Benefits of Combining DevOps and Microservices

DevOps and microservices are both critical agile practices that have helped organizations become more efficient and agile. However, combining DevOps and microservices can offer even greater benefits than each individual practice on its own.

Let’s see what this merge can bring to the table.

Frequently Released Software

One of the biggest benefits of the DevOps – Microservices mix is the increased frequency of software releases. When microservices are used to build applications, changes to the code can be quickly made, tested, and deployed without affecting the rest of the system. This makes it much easier to experiment with new features and fix bugs, increasing user adoption and fostering a culture of continuous improvement.

Greater Code Quality

Microservices allow for better code quality by increasing the granularity and isolation of code. This isolation allows developers to modularize the codebase and create more flexible applications, improve the reliability of systems, reduce the complexity of deployments, and eliminate the need for manual testing. It can also reduce the time it takes to deploy and roll out software changes.

Reusability of Software

Reusing code has long been one of the primary benefits of building software. When code is modularized, it becomes easier to reuse in different contexts and applications. This can help to reduce the cost of developing software and the time it takes to get new features or fixes into production. When combined with microservices, the ability to reuse code can increase the ability to experiment and respond to changing needs and market conditions.


Resilience is one of the most essential advantages of microservices. Because each service can only rely on its own code and cannot call other ones, microservices are inherently resilient. They can fail individually without bringing down the entire application. Microservices also isolate your software from other services by using their own process and logging and monitoring tools.

Advanced Automation

The two primary goals of DevOps are to improve the quality and speed of delivering software. One way to achieve this goal is with higher levels of automation. Microservices enable you to build more automated systems that can be integrated with other services to create complex, dynamic software applications. This enables companies to build higher levels of automation with Microservices in DevOps.

Autonomy of Teams

You get the best of both worlds when you combine DevOps and microservices. Each team has more autonomy to develop and deploy its services while leveraging DevOps practices’ benefits. Microservices in DevOps give the developers the autonomy to focus more on the application logic and less on tedious operational tasks such as scaling, paying servers, or managing storage. This approach also allows them to think holistically about their product. By combining DevOps and microservices, organizations can give more autonomy to their teams, leading to faster development cycles and more reliable software.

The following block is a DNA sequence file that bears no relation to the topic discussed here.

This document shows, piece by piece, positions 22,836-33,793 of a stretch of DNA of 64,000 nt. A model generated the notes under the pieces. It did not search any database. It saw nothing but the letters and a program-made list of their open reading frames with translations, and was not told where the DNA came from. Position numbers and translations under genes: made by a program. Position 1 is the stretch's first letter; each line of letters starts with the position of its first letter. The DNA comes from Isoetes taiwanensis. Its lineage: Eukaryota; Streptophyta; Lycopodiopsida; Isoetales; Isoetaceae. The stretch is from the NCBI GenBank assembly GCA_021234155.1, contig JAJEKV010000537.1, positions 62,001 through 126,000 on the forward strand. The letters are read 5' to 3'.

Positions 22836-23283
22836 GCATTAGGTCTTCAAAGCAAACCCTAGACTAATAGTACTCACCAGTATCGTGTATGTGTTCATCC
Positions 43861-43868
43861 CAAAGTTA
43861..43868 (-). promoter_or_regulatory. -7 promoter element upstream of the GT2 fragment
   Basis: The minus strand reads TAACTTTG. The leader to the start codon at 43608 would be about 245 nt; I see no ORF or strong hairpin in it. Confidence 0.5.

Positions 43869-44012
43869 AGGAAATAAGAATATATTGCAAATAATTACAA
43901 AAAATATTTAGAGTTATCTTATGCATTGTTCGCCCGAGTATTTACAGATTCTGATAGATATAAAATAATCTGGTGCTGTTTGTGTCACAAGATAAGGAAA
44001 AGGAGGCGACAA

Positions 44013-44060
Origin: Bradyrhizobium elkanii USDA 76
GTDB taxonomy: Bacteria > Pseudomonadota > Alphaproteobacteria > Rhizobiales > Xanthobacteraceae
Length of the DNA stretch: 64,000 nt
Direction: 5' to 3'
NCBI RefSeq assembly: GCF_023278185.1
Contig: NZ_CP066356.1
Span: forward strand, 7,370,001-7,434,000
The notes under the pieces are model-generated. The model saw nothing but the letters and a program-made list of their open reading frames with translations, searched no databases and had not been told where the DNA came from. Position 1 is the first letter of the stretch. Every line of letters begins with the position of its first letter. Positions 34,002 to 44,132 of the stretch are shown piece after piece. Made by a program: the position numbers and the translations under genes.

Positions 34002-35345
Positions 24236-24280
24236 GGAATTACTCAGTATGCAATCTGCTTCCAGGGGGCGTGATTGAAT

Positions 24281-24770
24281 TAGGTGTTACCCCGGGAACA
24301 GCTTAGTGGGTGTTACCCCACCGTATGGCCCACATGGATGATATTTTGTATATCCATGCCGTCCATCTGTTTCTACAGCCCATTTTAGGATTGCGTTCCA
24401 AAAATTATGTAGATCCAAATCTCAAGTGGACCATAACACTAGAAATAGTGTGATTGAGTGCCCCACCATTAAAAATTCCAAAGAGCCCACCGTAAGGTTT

Cloud-Based Architecture

One area where Microservices shine is in the world of cloud-based architecture. By definition, cloud-based architectures are designed to be highly scalable and easy to deploy. This makes them a perfect match for microservices, which can be spun up or down without affecting the rest of the system. Furthermore, containerization technologies such as Docker make it easy to package and deploy microservices in the cloud.

Increased DevOps Productivity

The trend toward microservices is gathering steam as more and more organizations move away from traditional, monolithic architectures in favor of a more modular approach. This shift can potentially increase DevOps productivity since microservices can be deployed and scaled much more quickly than large, monolithic applications. In addition, using containers and other lightweight virtualization technologies makes it easier to spin up new microservices on demand. They’ll also be able to better meet the demands of their customers, who are increasingly expecting faster turnaround times on new features and functionality.

Certainly, microservices are not a universal solution. Every business case is different, and each project has its specific requirements. However, the combination of DevOps + microservices, when appropriate, produces excellent results. Therefore, we recommend that you at least consider moving to microservices if you haven’t already.

By Yana Arbuzova

Yana Arbuzova

Yana is a linguistics professional proficient in many aspects of this area, including translation, localization, technical and marketing writing. In Sigma Software, she is engaged in creation of company media, marketing and PR documentation.